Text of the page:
Clark exhibits self-portraits

At the Francine and Sterling Clark Art Institute until Feb. 5 is a small, wonderfully idiosyncratic exhibition pairing the youthful art of Degas and Rembrandt. As the Clark undergoes renovations, gallery space is tight, and this show is limited to two rooms. One room explains the show’s premise with wall texts and copies of Rembrandt’s etchings by both his contemporaries and Degas’s. A choice sampler of early work by the two masters is limited to the second room, with four paintings and 12 prints constituting an intimate presentation of select early work by two of the greatest names in the European tradition. Aesthetically, this second room is a quietly rich display (as unostentatious as “Billsville” itself) that is worth seeing and rewards contemplation. I most enjoyed trying to make sense of the pairing, which is by no means an obvious one, but which proved quite suggestive.

The focus of the show is self-portraiture, which accounts for 13 of the 16 works by Degas and Rembrandt. The effect of this focus is to emphasize the different personalities of the artists even as it reveals important connections. The wall texts argue that Rembrandt’s famous self-portraits, amounting to a full autobiography of the artist, served as a model for the young Degas’s brief engagement with the genre. Demonstrating the point, most of the self-portraits here are three-quarter views with shadowed faces, with Degas following Rembrandt’s lead in achieving self-dramatization through an unconventional use of chiaroscuro (modeling through contrasts of light and dark values, a technique Degas used more than any other Impressionist). But the similar poses and their common use of this technique convey very different attitudes, and indeed the artists are far enough apart stylistically as to suggest the important difference between oil painting in the 17th and 19th centuries.

Born 228 years apart in Holland and France respectively, Rembrandt and Degas personify opposing bourgeois types, with Rembrandt’s earnest engagement and sociability the polar opposite of Degas’s aloof and jaded detachment. If Rembrandt’s bold light effects were an important stylistic model, Degas’s sense of self derives more from 16th century Italian Mannerism than from Rembrandt’s version of the Baroque. The key quality in Mannerist portraits is sprezzatura, an insouciantly aristocratic combination of natural ease and high style. It is a quality Degas possessed in spades: One glance at the Clark’s own Self-Portrait, 1857-8, should convince you.

This painting is the centerpiece of the show, on a wall where it is flanked by the only two Rembrandt oils (likewise both self-portraits) in the exhibition. The comparison is fascinating. The Rembrandts are smaller than the Degas yet suggest a more dramatically involved artist, striking a pose on the left and romantically backlit on the right. By contrast, the Degas shows a detached dandy, with hat and red scarf and morose, dark features. Although the face is shadowed in each painting, the artist’s use of chiaroscuro is remarkably different.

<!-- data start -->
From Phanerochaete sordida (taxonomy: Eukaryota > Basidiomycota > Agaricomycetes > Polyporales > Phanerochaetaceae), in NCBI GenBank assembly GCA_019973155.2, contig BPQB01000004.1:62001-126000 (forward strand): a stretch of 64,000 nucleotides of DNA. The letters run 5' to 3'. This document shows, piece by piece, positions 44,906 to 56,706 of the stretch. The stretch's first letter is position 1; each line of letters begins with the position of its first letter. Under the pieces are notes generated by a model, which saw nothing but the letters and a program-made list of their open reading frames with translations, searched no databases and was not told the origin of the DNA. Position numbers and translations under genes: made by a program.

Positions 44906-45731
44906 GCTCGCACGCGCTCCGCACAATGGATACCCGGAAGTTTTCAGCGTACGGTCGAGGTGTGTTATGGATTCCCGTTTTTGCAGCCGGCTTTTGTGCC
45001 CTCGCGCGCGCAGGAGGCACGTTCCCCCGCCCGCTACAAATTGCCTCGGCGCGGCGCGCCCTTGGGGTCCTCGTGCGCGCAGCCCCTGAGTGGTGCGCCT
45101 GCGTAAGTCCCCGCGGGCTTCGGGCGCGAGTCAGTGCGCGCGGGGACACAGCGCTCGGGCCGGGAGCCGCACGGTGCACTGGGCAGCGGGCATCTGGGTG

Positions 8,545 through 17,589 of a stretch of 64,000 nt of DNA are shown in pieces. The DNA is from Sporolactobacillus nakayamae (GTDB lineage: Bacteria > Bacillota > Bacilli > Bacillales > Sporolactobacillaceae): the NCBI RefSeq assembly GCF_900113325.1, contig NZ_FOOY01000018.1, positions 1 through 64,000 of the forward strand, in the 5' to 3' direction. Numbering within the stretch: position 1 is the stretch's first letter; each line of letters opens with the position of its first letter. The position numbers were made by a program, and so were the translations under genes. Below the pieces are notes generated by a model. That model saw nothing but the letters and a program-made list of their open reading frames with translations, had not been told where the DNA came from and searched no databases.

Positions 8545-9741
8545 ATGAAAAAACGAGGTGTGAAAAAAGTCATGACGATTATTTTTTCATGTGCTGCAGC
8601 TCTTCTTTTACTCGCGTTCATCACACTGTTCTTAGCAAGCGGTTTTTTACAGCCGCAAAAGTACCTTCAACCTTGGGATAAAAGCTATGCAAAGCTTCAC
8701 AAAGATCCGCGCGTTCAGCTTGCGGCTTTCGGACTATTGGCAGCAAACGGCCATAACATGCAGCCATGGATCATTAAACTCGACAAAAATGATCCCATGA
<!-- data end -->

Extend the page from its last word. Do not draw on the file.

Rembrandt’s light is concentrated and palpable, whereas the Degas painting has a diffuse grayness that contains a greater variety of chromatic effects than the Rembrandt – notice the blue tonalities surrounding the face. If the Rembrandt paintings are nuggets of piercing light, the Degas is a delicious if subtle color-chord: the blue-gray harmonizing with the pink-red of the scarf, as well as the beige of the uncovered canvas at bottom-left and the liquid blackness of his jacket, eyes, beard and hat. This heightened chromaticism within the convention of chiaroscuro suggests Degas’s chronological distance from Rembrandt, as it is a stylistic innovation of 19th century Romanticism that is as important to tonality after Beethoven as it is to chiaroscuro after Delacroix – a Trojan Horse portending the end of each convention in modernism.

The wall grouping these three paintings is undoubtedly the show’s climax, but the works on paper on the two adjacent walls are worth perusal. These are two of the greatest draughtsmen in history, but Rembrandt gets the better of his competition. His value contrasts are stronger than Degas’s, ranging from an inky black to piercing white light as against Degas’s shades of gray, and Rembrandt’s “handwriting” is finer (the great English art critic Roger Fry deemed it the finest ever).

The only other painting in the show is a slightly earlier self-portrait by Degas, monochromatically brown and entirely without the chromatic richness of the Clark’s painting. The earlier painting is owned by the Metropolitan Museum of Art in New York, which lent four additional works to the exhibition and where the exhibition will travel following its stay in Williamstown; in a happy coincidence, the Met’s painting was previously owned by Sterling Clark’s brother Stephen.

Students in Boston over the holidays should consider visiting the current exhibition at the Museum of Fine Arts, Degas and the Nude, which includes the two key works of Degas’s youth as well as a bounty of beautiful paintings that continue the story of the young genius we see at the Clark.

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